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Why Niger State’s GDP is the biggest in the North

Many people were left puzzled when I shared a BusinessDay publication listing the top 10 economies in Nigeria.  It reported that Niger State’s GDP is…

Many people were left puzzled when I shared a BusinessDay publication listing the top 10 economies in Nigeria.  It reported that Niger State’s GDP is among the top 10 in Nigeria and the only one among the 19 northern states on that list, which left many baffled. Understandably so, as it surprised me too. The first question readers asked was “Where’s Kano and where’s Kaduna?”

About that, I wrote on my Facebook page: 

“Niger State is one of the top 10 richest states in Nigeria and the only state from the North that makes the list. Does that mean our economy is bigger than that of Kano and Kaduna? Yes. Niger (N4.58 trillion) is bigger than Kaduna (4.31 trillion) and Kano (4.20 trillion) https://businessday.ng/news/article/top-10-richest-states-in-nigeria-ranked-by-gdp/”

However, upon examining the three primary sectors of a state’s GDP, the figures become more believable. Let’s break them down, shall we? 

The three sectors are:

  1. Agriculture (primary)
  2. Industry (secondary)
  3. Services (tertiary)

In 2022, agriculture contributed 23.69% to Nigeria’s GDP, while industry added 30.78%, and services contributed 44% (as reported by Statista). Assuming national percentages are reflected at the sub-national level, Niger State’s advantage over other northern states becomes apparent.

Starting with agriculture, no state in Nigeria engages in agriculture more than Niger State. Take rice, for example, the most consumed staple food globally. 

According to the Africa Rice Centre, Nigeria is the biggest producer in West Africa, and Niger State grows more rice than any other state in Nigeria (Agricultural Performance Survey 2017 of NAERLS, ABU Zaria, cited in Thisday on March 1, 2018). 

It’s probably the only state where all senatorial districts in Niger State produce rice, with the northern part (Wushishi), the eastern part (Gawu), and the entire southern region (Nupe-speaking area) all engaged in rice farming. 

In Katcha LGA, over 200 trailers can be seen evacuating rice in a day, with 12 of them coming from a single farm. This is not to mention the significant soybeans and corn production around Kontagora and yam farming by the Gbagis. In fact, every household in Niger State has a farm.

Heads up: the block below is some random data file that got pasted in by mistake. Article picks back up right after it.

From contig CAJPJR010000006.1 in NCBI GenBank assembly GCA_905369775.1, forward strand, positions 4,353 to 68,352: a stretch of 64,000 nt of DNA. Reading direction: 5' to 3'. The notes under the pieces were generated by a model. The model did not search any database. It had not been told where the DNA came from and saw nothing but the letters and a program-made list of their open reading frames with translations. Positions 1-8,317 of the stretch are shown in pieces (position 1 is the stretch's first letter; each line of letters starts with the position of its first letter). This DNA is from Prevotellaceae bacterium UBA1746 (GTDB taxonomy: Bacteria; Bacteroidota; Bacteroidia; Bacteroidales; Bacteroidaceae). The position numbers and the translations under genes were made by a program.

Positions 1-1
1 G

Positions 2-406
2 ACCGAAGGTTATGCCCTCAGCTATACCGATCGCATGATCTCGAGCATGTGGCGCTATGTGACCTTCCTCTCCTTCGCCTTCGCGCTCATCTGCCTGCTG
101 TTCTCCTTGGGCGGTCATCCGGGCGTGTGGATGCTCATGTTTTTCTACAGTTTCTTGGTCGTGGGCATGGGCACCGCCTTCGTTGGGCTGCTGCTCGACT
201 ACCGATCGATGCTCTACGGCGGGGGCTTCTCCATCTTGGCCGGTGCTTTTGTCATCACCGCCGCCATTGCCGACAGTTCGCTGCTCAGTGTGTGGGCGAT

It’s the destination of choice for dry-season farmers from the Northwest. 

Niger State is also a major player in livestock production, evident in its bustling livestock markets like Mariga Cattle Market, where billions of naira are exchanged weekly. 

I didn’t know that Niger State exported vegetables to the southern part of the country until last month when we visited Sachi and Nku to parley with farmers who grow vegetables on the banks of River Kaduna (or what the locals call Lavun). 

We also have large farms such as Maizube and the new dairy farm said to be owned by the Babangidas. 

In the secondary sector (industries such as manufacturing and processing), Niger State is among the leading states. Many Nigerians, including Nigerlites, may not know that Niger hosts the largest rice mill in Nigeria – Kiara Rice, owned by Indians operating in Mokwa LGA. Additionally, the Suleja/Dikko axis is home to numerous factories engaged in processing, not to mention the sugar and grain processing in the southern part of the state. 

I do business with Desert Farms located near Dikko. It’s invested billions of naira in its poultry farm even though the owners are from Katsina. Many of such farms operate in that area. 

This strategic location of industries in Niger allows producers to access markets because Niger State is the most central state in the country.

Small-scale industries owned by individuals and families, like the Bokanis, who own at least eight different production facilities within Minna, also thrive in Niger State. These facilities produce palm kernel, soap, and bread, and will soon start milk production.

Then Niger has four hydropower generating companies: Shiroro, Zungeru, Kainji and Jebba. These, sometimes, carry the entire nation on their shoulders. That’s why the electricity supply is noticeably better during the rainy season. 

While Niger State may not have an edge in the tertiary sector (services), it is not behind other northern states. In financial services, for instance, Niger State has an equal number of banks and POS services as other states. 

Indeed, if the new strides of the government of Farmer Governor Bago are carried to term, I predict that Niger State will be among the top five economies in Nigeria.

In conclusion, Niger State’s impressive GDP figures are no surprise when you consider its dominance in agriculture and industry. From rice and soybean production to livestock and vegetable farming, the state’s fertile land and strategic location make it an economic powerhouse. 

Add to that its thriving industrial sector, with major players like Kiara Rice and Desert Farms, and it’s clear why Niger State stands out from its northern counterparts. While there’s room for growth in the services sector, the state’s overall economic performance is a testament to the hard work and entrepreneurial spirit of its people. 

As the government continues to support and develop these industries, Niger State is poised to become one of the top economies in Nigeria, a true giant in the north.


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